The EU and UK are racing to get a Brexit deal over the line in the coming hours as Boris Johnson seeks to drum up political support for plans hammered out during marathon negotiations in Brussels.
Talks between British and EU teams ended at around 1.30am on Wednesday and were due to resume this morning as the two sides face a shrinking window of time to work through the details of a plan ahead of an EU Council summit on Thursday.
Downing Street insiders are nervous over whether the Democratic Unionist Party will eventually come on board to back a new Brexit deal, with one official describing the mood as “jittery”. The support of the DUP will be crucial if any deal is to pass in parliament.
Following a 90-minute meeting between DUP leader Arlene Foster, the party’s Westminster leader Nigel Dodds and Downing Street officials last night, an official with the DUP said: “it would be fair to indicate gaps remain and further work is required”.
The pound slipped in early London dealings on Wednesday after a 1.4 per cent rise against the dollar on Tuesday on hopes of a breakthrough in Brexit talks. Sterling was off 0.24 per cent at $1.2756 in early Wednesday trading.
The EU has insisted that a legal text for the revised withdrawal agreement needs to be hammered out before EU leaders convene in Brussels on Thursday. EU chiefs had warned Mr Johnson on Tuesday that unless the UK made new concessions he would be forced to accept an extension to his October 31 exit deadline.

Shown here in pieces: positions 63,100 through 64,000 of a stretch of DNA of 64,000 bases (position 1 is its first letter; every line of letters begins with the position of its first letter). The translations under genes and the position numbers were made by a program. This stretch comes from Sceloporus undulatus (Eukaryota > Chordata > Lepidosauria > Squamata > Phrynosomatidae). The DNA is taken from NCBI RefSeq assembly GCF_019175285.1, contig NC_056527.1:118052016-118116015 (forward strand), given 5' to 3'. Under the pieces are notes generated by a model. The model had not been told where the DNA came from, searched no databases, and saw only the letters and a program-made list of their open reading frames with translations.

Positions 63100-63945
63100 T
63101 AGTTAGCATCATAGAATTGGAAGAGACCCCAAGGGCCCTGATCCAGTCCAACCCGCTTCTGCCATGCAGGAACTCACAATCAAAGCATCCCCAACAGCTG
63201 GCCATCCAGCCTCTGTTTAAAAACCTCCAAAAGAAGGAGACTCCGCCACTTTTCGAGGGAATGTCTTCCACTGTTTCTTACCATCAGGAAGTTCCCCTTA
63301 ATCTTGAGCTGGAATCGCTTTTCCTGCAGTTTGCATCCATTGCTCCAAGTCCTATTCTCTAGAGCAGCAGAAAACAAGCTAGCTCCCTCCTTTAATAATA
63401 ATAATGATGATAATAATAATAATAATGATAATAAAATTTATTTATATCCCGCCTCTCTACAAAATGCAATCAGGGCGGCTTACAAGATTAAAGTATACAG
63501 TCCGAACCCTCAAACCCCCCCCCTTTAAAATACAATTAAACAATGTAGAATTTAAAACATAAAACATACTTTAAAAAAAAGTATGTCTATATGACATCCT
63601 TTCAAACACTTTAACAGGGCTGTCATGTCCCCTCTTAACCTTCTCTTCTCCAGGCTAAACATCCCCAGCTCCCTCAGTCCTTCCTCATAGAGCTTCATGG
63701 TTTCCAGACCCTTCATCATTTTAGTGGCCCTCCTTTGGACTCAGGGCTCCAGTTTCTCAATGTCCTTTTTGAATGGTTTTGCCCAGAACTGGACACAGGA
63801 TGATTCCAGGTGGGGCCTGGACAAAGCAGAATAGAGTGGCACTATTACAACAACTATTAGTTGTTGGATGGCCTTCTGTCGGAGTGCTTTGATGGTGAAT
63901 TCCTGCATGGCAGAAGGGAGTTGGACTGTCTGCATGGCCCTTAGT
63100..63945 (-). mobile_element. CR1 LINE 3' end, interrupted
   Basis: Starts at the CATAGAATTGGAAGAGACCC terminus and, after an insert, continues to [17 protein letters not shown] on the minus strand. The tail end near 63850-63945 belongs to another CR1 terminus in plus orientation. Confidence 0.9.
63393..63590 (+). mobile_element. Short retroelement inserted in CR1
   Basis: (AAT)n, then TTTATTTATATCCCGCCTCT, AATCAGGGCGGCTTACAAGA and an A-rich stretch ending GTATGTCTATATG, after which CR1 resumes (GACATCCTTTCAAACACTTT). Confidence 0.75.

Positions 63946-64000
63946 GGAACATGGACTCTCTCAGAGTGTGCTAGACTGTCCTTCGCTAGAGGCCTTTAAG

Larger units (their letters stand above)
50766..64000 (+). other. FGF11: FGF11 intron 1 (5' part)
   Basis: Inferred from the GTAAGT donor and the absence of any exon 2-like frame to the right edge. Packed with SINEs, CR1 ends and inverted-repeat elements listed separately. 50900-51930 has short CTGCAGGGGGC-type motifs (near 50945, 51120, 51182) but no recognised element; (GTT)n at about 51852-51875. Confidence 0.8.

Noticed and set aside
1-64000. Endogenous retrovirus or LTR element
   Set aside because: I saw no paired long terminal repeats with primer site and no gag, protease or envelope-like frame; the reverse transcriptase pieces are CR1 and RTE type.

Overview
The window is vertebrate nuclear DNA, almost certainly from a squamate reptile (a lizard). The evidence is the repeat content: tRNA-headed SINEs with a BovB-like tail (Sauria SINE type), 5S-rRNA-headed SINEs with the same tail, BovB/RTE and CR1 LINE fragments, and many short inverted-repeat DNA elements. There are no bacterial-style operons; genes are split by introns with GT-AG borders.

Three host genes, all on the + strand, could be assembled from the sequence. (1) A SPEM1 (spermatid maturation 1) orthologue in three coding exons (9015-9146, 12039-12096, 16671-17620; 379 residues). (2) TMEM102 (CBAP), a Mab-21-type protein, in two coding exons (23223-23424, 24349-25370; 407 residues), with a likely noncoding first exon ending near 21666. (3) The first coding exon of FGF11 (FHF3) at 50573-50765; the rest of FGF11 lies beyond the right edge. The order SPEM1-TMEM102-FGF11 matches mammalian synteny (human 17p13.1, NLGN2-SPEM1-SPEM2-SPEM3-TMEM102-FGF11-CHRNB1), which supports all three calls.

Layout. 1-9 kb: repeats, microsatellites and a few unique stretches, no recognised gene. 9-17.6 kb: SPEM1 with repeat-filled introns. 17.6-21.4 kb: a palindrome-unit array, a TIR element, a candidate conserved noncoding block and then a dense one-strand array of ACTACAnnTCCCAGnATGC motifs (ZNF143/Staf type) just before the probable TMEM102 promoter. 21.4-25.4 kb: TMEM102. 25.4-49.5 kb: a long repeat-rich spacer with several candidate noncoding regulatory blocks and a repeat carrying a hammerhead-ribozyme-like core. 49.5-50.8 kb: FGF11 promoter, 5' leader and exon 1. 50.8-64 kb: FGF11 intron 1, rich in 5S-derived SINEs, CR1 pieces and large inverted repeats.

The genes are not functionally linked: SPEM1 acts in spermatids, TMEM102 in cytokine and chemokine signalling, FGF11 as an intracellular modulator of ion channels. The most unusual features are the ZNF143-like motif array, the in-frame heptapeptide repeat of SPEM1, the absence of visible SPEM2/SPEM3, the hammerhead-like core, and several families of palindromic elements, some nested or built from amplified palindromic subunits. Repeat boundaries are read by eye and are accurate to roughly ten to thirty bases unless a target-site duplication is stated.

Michel Barnier, the EU’s chief negotiator, is set to brief national ambassadors on progress on Wednesday afternoon. An EU official said that “talks continued late into the night and will continue today”.
British negotiators in Brussels have been in constant contact with Number 10 to see how far they could go to meet EU demands. One EU official said just before midnight on Tuesday that “important matters” were still unresolved. As well as the customs issue, the EU and UK also need a deal on how to give the Northern Ireland Assembly a say in the post-Brexit arrangements — a key British demand.
Mr Johnson on Tuesday held a series of meetings with Conservative Eurosceptic MPs and the DUP to persuade them to accept a deal that would impose customs checks on goods entering Northern Ireland.
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In a boost for Mr Johnson, Steve Baker, the head of the hardline Tory European Research Group who helped to vote down Theresa May’s Brexit deal on three occasions, emerged from talks in Number 10 to declare: “I am optimistic it is possible to reach a tolerable deal that I am able to vote for.”
Mr Johnson has long identified the European summit as the crunch moment for Brexit negotiations, and failure to achieve a deal by then would leave him forced by UK law to seek a delay to Britain’s scheduled October 31 departure date.
“This is a moment of political leadership: does the UK want Brexit? If so, the EU is ready to conclude a deal,” said one EU official.
Additional reporting by Laura Hughes in London